Mid-Life Cycling

Mid-Life Cycling

11 May 2018

A Bicycle Ministry For The Poor

Everyone needs a place to live.  To get or keep that, most people need a job.  

To get or keep a job--or simply to survive--most people have to go to appointments with doctors, social workers and agencies.  They may have  training sessions or meetings with support groups.  Or they might be in school.

To get to those meetings, appointments, classes and jobs, they need a way to get to them--i.e., transportation.  In the US, there is little or no public transportation outside of central neighborhoods in large American cities.  Even within such communities, those trains and buses may be inaccessible for one reason or another.  Or their fares might be out of reach for someone without a job or home.

A person who is trying to get his or her life together may not have a car, or may not be able to drive.  That makes getting to work, school, meetings or appointments difficult, if not impossible, for things are usually not within walking distance.

Thus, a bicycle may be the only way for such a person to get around.  Of course, if the person doesn't have income, he or she can't buy a bike.  But even if someone is given a bike or finds it on the street or in the trash, it will probably need to be fixed.  Even the most minimal repairs--even if the person in need can do them--cost money.  A new tire and tube or cable, let alone a shop's labor to install them, can really set someone's budget back.  If "they have to pay $50 or $60 for a repair," says Stephen Bently, "that is money out of their pocket they can use for something else--food, clothing, basic needs."  Not having to pay "is a huge savings for people who are trying to survive on the street," he says.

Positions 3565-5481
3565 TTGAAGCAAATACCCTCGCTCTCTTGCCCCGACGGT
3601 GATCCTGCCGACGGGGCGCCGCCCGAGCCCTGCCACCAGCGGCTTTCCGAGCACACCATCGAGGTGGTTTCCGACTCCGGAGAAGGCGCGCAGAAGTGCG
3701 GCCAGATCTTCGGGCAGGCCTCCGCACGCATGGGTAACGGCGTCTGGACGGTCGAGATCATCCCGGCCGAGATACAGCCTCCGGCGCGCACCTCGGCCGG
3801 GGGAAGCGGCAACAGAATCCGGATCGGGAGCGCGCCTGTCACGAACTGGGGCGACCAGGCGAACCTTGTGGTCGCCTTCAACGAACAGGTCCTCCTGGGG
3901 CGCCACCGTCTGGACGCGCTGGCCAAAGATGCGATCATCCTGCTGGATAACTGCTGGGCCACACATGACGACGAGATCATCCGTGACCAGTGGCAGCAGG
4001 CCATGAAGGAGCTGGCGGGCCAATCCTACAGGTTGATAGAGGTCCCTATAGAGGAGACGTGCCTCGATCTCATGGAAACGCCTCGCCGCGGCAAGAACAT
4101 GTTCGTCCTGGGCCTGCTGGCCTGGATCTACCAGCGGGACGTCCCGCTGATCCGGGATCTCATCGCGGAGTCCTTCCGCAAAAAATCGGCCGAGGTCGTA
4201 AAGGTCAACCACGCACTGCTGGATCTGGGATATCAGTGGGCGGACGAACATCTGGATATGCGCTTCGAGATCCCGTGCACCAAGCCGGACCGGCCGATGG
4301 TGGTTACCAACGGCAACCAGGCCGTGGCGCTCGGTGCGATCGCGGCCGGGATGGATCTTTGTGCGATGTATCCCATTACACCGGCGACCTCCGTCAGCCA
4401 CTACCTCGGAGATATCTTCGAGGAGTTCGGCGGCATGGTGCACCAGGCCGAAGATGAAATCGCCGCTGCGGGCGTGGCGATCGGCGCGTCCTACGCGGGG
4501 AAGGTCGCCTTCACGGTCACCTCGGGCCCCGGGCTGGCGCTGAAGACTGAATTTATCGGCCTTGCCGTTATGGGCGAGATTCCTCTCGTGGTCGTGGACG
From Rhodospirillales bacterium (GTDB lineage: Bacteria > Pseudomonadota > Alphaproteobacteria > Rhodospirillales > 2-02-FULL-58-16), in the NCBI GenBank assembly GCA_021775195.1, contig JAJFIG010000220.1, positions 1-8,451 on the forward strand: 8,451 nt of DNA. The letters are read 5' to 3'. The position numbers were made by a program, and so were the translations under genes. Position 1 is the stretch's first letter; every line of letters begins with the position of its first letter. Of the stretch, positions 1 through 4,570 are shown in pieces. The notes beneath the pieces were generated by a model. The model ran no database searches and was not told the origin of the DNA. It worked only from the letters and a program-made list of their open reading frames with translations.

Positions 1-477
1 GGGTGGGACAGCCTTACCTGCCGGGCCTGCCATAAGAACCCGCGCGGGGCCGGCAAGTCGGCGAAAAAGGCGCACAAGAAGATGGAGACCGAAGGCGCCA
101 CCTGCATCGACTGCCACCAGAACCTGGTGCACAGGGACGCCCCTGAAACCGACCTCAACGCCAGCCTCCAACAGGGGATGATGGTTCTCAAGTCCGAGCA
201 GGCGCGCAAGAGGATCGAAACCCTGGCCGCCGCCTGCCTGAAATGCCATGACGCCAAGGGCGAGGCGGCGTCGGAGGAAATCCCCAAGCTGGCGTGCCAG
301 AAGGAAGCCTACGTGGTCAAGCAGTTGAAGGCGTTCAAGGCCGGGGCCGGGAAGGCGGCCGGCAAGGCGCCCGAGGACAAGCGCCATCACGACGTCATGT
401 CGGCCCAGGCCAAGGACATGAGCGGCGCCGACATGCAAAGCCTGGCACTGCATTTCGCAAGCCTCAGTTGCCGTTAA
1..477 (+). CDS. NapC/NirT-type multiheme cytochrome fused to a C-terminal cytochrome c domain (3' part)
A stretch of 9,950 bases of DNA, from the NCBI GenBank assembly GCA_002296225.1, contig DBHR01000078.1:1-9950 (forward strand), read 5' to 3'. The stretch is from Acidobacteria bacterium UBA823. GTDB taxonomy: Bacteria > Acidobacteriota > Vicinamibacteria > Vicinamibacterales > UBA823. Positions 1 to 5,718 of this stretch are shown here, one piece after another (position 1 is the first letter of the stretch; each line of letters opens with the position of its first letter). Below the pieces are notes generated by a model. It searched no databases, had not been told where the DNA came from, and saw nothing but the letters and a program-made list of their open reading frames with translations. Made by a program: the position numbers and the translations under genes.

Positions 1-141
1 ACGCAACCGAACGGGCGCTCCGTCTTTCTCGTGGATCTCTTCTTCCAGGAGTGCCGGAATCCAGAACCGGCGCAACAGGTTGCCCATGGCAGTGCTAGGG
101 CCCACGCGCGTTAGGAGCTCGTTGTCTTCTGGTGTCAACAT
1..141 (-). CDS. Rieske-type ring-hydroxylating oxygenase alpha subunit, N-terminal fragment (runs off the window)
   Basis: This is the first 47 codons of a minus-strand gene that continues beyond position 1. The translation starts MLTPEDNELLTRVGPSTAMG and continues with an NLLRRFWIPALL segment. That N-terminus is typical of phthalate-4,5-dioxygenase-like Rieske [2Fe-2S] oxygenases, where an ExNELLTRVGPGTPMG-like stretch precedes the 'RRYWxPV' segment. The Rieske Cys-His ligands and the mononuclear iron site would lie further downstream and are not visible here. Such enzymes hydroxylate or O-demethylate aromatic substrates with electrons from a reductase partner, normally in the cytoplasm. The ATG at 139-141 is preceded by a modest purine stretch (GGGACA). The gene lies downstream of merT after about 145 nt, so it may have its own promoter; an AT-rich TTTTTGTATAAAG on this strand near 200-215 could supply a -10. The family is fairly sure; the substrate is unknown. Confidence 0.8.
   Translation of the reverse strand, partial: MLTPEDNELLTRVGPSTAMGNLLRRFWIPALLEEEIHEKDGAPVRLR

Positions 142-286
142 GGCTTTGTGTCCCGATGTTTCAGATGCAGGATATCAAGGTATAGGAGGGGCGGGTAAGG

Bently is a Deacon at St. John's Episcopal Church in downtown Stockton, California.  A little over two years ago, he started a ministry called HUB (Helping Urban Bicyclists) in an old storefront owned by his church.  In that time, he has worked on 250 bikes, including one belonging to Ghafoor Khan.  "I rely on it a lot," says the 50-year-old who is trying to get back on his feet.

He might become one of Bently's success stories:  folks who got jobs and, in some cases, saved up enough to buy cars--and donate their bikes back to the ministry.

Bently says that his work is part of his role as a deacon, which is to "minister to people who have particular needs."  For the people he helps, that need was transportation.  That is why he fixes bikes, and even builds them from scratch.  It gives the people he serves one less thing to worry about, he says.


  1. Proof that bikey people are awesome!

  2. Anon--YOu won't get any argument about that from me!